It goes without saying that I am not referring to those suffering from some form of age-related mental decline or those battling dementia or Alzheimer’s, but to men and women in their sixties, seventies, and beyond who still possess all their mental faculties yet seem utterly incapable or ruthlessly uninterested in re-examining their assumptions or re-assessing the core of their beliefs against the backdrop of their experiences.
The case against wisdom accumulation with age is most glaring in old leftists. Of course, nearly every Westerner in their golden years is a leftist, even those who staunchly tout themselves as classic liberals and conservatives, but the most obviously unwise are old uber-leftists. I tend to forgive the young when they gravitate toward radical leftism, but I remain bewildered by septuagenarians who are just as transfixed and obsessed by leftism as they were in their youth, in some cases even more so. Old leftists fly in the face of common sense and give credence to the term “true believer”. It perplexes me to know people who, despite six, seven, or even eight years of life in this world, have been unable to or completely unwilling to recognize the lie leftism is built upon.
I was drawn to leftism in my teens, and it dominated much of my twenties, but by my late twenties I had more or less recognized leftism for what it was. I spent the bulk of my thirties weening myself away from the leftist/liberal narrative and began to embrace a higher understanding of what life truly involves. Much of this turning away was based on the evidence against leftism I encountered as I went about my everyday life. The rest came from deep reading, contemplation, and a reimmersion into Christianity. As might be expected, this was a long, drawn out process that included many fits and starts and uncertainties and long nights of the soul, but as I reflect upon it now, I tend to regard it all as development and growth based on learning. At the risk of sounding arrogant, I believe the process helped me become wiser.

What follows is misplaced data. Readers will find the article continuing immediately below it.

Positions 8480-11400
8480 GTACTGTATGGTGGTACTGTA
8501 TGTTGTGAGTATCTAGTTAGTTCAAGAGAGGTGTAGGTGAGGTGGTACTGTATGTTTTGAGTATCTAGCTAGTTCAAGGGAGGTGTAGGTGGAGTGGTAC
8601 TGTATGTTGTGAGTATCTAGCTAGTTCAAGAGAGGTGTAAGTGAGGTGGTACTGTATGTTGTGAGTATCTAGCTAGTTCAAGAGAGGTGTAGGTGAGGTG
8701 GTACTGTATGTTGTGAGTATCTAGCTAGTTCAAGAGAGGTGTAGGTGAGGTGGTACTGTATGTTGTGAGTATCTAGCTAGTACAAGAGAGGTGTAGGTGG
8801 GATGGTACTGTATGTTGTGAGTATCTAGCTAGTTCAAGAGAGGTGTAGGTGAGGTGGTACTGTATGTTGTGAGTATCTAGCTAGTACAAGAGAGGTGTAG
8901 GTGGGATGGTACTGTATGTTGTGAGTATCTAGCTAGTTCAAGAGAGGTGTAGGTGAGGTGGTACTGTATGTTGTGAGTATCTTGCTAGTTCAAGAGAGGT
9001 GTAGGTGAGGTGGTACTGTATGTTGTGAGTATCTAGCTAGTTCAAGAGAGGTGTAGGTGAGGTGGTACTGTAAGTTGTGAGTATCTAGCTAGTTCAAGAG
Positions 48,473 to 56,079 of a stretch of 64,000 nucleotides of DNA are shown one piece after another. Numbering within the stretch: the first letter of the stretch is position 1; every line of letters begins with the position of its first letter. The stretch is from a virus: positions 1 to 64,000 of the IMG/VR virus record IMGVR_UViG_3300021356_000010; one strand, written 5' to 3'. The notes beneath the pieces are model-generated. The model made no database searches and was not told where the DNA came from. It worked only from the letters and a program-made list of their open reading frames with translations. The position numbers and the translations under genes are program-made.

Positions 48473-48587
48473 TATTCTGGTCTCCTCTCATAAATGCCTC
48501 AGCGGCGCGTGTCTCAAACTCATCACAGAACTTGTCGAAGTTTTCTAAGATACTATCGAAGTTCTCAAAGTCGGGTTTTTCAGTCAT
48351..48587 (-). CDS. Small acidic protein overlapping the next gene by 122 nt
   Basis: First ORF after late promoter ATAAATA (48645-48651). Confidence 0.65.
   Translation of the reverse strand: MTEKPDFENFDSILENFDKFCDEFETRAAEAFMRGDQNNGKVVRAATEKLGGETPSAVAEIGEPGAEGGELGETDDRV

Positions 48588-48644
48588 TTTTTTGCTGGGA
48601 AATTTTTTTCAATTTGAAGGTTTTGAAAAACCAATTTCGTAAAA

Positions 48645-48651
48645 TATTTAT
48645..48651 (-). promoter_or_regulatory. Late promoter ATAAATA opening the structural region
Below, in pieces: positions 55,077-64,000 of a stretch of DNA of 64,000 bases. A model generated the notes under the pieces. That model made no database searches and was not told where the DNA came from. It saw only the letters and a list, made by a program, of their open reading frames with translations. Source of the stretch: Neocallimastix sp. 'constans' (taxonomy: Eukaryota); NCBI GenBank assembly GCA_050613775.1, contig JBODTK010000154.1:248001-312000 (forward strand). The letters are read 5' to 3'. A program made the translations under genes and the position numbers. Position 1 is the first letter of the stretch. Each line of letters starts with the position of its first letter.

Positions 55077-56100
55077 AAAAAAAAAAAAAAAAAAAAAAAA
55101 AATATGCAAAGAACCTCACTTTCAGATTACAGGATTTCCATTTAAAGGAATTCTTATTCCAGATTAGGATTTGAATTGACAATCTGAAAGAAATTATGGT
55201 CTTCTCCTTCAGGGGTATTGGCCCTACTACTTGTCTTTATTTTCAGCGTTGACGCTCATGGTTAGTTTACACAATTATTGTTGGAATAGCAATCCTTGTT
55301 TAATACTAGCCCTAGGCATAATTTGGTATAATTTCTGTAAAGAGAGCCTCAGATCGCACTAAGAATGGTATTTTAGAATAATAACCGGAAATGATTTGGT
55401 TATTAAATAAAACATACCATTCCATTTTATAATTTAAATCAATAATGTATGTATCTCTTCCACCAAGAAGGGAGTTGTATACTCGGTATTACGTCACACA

Needless to say, the journey I have briefly outlined above is not unique to me, nor am I holding myself up as some specimen of sagacity. What I am pointing out is that leftist beliefs (and other errant beliefs) can and do degenerate and fade over time if the effort to challenge and work through flawed assumptions and motivations is made. The process can also be accelerated through a sincere assessment of life experience and intuitive knowledge.
Acquiring wisdom is ongoing process and even the wisest are at risk of misjudging or falling prey to folly (I am prone to a great deal of stupid, flawed thinking myself, but it is generally not the same level of stupid, flawed thinking I possessed when I was twenty-two). The age/wisdom cliché is based on the sensible notion that people will accrue good qualities of knowledge and judgement as they age simply through the life experience they have accumulated. Sadly, for most people, nothing could be farther from the truth because it seems most people do not learn from experience
Case in point, there’s this gentleman I know, a septuagenarian, whose biggest concern in life is climate change. The gentleman in question is a bit of a wingnut, but he is not a malicious fellow and is generally friendly and polite. From what I have been able to gather in my interactions with him, he is an unapologetic lifelong leftist, one who has morphed from an old school Marxist/anti-capitalist leftist into a full-blown contemporary leftist obsessed by diversity, inclusivity, and equality. Above all else, he is a rabid environmentalist, and he sends me at least five or six articles via email a week all screeching about the inevitable death of the planet due to anthropogenic climate change. The following thoughts come to mind every time I receive one of these emails. I admit, some of these thoughts are a bit callous:
1. At his age, what does he care?
2. Doesn’t he remember the global cooling scare of the 1970s? I do, and I was a kid.
3. Even if all of the articles are true, doesn’t he see what governments and the elite are using this hysteria for?
4. He goes to church on Sundays. Why doesn’t he focus his thoughts on more important things, especially at his age?
Anyway, I don’t want to harp on about this particular gentleman. I merely wanted to illustrate my point of age not leading to wisdom, and to emphasize that I generally do not know what to make of people like him. It baffles me to think a person can live in what I would equate with a state of perpetual denial for seven or eight decades. It must be exhausting, especially after retirement when the many hours work used to fill are suddenly freed up for reflection and introspection. Perhaps it’s simply a matter of comfort – of sticking with the devil you know. Perhaps it’s a matter of stubborn pride. Or perhaps it’s a conscious, active choice against the Good. Whatever the case, it’s mind-boggling all the same.